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Boston University’s independent student newspaper, the Daily Free Press, reports that the Boston Transportation Department is now accepting applications for itroundabouts upcoming 2017 Neighborhood Slow Streets Program. The intention is to implement traffic calming measures that will help bolster road safety in residential areas, which could be especially beneficial for people on bikes.

A spokeswoman for the transportation department explained that the program uses a number of different approaches to help reduce the overall speed of traffic, which in turn curbs the danger.

For example, physical cues may include speed humps, traffic circles or narrower lanes, while visual cues might use include posted signs or strategic landscaping.  Continue reading

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Marshall “Major” Taylor, also known as the “Worcester Whirlwind” was a champion bicyclist who broke world records and competed around the globe at the turn of the century. He was also a black man. He started racing professionally at age 18 and in a single year, by 1900, he held several major world records and had competed in events around the globe. Intense racism, however, was always an uphill battle for Taylor, who retired at age 32. autumnbike

Now, a giant banner will show him, steely-faced on two wheels, on the side of the Casey Storage Solutions on McKeon Road, visible to motorists on Interstate 290. As the Worcester Telegram reports, the 23-foot image sites alongside basketball player Bob Cousy, an astronaut suit designed by the David Clark Co. and a distinctive neon sign that depicts Coney Island Hot Dogs.

News of the $100,000 banner project comes just ahead of the Gran Fono New England KMC Cross-Fest bicycle race, which benefits the Major Taylor Association. The Gran Fono race offers both challenge and enjoyment for riders of all skill level. The four different routes will each weave through the breath-taking autumn landscapes of New England. Passing through small towns, farms and stunning fall foliage, riders will have the opportunity to ride through Massachusetts, Connecticut and Rhode Island, with portions covered by hard-packed gravel and others fully-paved. There will be competitions on each route, but competition is optional.  Continue reading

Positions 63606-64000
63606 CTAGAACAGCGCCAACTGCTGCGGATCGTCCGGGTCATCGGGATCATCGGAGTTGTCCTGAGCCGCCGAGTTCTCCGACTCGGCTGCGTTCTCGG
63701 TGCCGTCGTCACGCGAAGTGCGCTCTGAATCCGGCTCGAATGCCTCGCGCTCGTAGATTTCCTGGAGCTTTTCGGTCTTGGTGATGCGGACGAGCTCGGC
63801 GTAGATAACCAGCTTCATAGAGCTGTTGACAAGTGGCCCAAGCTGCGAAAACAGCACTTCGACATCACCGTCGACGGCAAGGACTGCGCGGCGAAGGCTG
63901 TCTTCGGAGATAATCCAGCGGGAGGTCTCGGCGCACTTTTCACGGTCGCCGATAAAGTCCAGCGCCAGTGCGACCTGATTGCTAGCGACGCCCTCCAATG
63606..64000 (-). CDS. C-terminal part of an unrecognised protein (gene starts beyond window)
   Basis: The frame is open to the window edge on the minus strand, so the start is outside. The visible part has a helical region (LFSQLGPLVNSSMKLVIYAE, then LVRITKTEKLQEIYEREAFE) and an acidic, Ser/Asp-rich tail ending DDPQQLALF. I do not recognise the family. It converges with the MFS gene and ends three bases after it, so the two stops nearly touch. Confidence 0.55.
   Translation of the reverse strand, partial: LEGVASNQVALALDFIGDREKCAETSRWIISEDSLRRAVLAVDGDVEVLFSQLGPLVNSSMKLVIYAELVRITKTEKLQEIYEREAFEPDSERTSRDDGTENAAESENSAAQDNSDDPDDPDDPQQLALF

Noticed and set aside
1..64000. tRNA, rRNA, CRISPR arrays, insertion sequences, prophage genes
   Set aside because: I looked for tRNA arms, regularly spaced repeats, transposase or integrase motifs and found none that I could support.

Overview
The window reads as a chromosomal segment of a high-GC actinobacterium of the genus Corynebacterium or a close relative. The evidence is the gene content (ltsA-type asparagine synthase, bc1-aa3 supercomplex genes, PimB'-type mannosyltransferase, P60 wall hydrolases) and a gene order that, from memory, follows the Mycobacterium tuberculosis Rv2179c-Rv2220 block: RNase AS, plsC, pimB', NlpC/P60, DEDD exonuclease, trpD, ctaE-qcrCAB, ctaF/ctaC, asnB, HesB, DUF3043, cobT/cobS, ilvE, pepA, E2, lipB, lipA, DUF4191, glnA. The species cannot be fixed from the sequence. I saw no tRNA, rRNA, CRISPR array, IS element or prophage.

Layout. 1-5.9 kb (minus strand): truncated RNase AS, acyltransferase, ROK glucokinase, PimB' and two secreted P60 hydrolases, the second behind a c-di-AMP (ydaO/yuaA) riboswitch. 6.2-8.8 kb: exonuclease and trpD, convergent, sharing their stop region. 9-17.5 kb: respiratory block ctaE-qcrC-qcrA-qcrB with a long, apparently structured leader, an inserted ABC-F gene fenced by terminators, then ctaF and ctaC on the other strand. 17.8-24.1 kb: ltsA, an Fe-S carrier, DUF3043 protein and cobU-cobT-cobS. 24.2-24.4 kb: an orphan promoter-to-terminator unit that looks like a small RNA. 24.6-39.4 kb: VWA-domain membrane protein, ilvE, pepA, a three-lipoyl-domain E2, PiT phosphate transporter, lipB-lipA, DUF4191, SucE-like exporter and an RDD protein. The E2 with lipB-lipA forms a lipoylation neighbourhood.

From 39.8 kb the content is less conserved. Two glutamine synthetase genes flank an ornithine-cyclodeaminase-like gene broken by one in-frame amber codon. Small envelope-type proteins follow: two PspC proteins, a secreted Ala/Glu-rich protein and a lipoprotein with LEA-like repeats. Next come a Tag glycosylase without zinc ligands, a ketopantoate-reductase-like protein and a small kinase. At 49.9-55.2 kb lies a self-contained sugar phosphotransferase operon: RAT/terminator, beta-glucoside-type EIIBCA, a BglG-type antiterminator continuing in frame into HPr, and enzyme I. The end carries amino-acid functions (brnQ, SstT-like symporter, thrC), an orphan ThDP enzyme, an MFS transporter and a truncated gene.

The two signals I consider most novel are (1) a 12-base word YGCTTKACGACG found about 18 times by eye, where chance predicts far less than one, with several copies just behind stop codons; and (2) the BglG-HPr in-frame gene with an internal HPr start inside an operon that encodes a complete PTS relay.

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Many in Boston have dedicated themselves to a healthier lifestyle in 2016, and for some, that means participating in a cycling routine. That can involve commuting to work by bike at least a few days a week or it can mean simply taking one out for recreation on the weekends. bicycle12

Boston bicycle ridership has grown exponentially since 2007, when former Mayor Thomas Menino launched Boston Bikes. With more than 60,000 bicycle trips made just within the Hubway share ridership program annually (and more than 1.5 million since the program was launched) the city has vowed to slash the cycling injury rate by half by 2020. The 30-year Bike Network Plan involves construction of 356 miles of bike facilities in the city, and the city is continuing to dedicate resources to renovating existing roads under the “Complete Streets” model.

In a recent three-year span, the city reported 1,700 confirmed bicycle accidents to which Boston emergency medical technicians responded. Another survey by Boston Bikes indicated there were more than 2,550 crashes that occurred during that time.

As cycling grows in popularity, it becomes incumbent on all of us to work toward a safer environment for cyclists. That often begins with the cyclist, and the outset of a new year is a good time to get started. Continue reading